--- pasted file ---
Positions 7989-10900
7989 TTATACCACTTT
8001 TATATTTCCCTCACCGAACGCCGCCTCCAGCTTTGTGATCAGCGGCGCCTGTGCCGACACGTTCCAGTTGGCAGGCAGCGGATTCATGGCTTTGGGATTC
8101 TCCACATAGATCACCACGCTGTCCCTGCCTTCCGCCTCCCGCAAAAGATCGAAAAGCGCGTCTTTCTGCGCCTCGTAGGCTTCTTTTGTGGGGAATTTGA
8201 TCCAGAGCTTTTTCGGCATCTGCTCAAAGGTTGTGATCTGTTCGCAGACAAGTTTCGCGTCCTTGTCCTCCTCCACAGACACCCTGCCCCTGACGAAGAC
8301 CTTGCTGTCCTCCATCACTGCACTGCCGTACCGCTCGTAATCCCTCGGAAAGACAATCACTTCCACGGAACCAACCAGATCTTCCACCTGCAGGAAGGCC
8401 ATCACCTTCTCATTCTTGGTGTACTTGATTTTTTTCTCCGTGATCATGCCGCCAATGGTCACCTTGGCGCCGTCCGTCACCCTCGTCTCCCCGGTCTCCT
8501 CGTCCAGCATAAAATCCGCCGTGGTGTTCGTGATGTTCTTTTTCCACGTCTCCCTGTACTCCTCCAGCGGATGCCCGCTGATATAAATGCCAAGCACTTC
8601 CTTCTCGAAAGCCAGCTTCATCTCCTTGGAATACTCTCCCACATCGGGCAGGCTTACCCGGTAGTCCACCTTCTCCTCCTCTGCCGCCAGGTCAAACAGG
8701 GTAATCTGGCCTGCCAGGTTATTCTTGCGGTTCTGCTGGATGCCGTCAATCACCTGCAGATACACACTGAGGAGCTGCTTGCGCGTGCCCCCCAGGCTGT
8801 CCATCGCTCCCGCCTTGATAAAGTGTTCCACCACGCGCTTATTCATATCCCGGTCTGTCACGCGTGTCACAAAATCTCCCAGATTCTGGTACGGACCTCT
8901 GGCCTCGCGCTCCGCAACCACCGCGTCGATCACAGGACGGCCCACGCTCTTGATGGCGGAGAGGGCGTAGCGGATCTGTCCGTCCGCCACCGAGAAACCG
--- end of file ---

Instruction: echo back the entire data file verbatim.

Positions 7989-10900
7989 TTATACCACTTT
8001 TATATTTCCCTCACCGAACGCCGCCTCCAGCTTTGTGATCAGCGGCGCCTGTGCCGACACGTTCCAGTTGGCAGGCAGCGGATTCATGGCTTTGGGATTC
8101 TCCACATAGATCACCACGCTGTCCCTGCCTTCCGCCTCCCGCAAAAGATCGAAAAGCGCGTCTTTCTGCGCCTCGTAGGCTTCTTTTGTGGGGAATTTGA
8201 TCCAGAGCTTTTTCGGCATCTGCTCAAAGGTTGTGATCTGTTCGCAGACAAGTTTCGCGTCCTTGTCCTCCTCCACAGACACCCTGCCCCTGACGAAGAC
8301 CTTGCTGTCCTCCATCACTGCACTGCCGTACCGCTCGTAATCCCTCGGAAAGACAATCACTTCCACGGAACCAACCAGATCTTCCACCTGCAGGAAGGCC
8401 ATCACCTTCTCATTCTTGGTGTACTTGATTTTTTTCTCCGTGATCATGCCGCCAATGGTCACCTTGGCGCCGTCCGTCACCCTCGTCTCCCCGGTCTCCT
8501 CGTCCAGCATAAAATCCGCCGTGGTGTTCGTGATGTTCTTTTTCCACGTCTCCCTGTACTCCTCCAGCGGATGCCCGCTGATATAAATGCCAAGCACTTC
8601 CTTCTCGAAAGCCAGCTTCATCTCCTTGGAATACTCTCCCACATCGGGCAGGCTTACCCGGTAGTCCACCTTCTCCTCCTCTGCCGCCAGGTCAAACAGG
8701 GTAATCTGGCCTGCCAGGTTATTCTTGCGGTTCTGCTGGATGCCGTCAATCACCTGCAGATACACACTGAGGAGCTGCTTGCGCGTGCCCCCCAGGCTGT
8801 CCATCGCTCCCGCCTTGATAAAGTGTTCCACCACGCGCTTATTCATATCCCGGTCTGTCACGCGTGTCACAAAATCTCCCAGATTCTGGTACGGACCTCT
8901 GGCCTCGCGCTCCGCAACCACCGCGTCGATCACAGGACGGCCCACGCTCTTGATGGCGGAGAGGGCGTAGCGGATCTGTCCGTCCGCCACCGAGAAACCG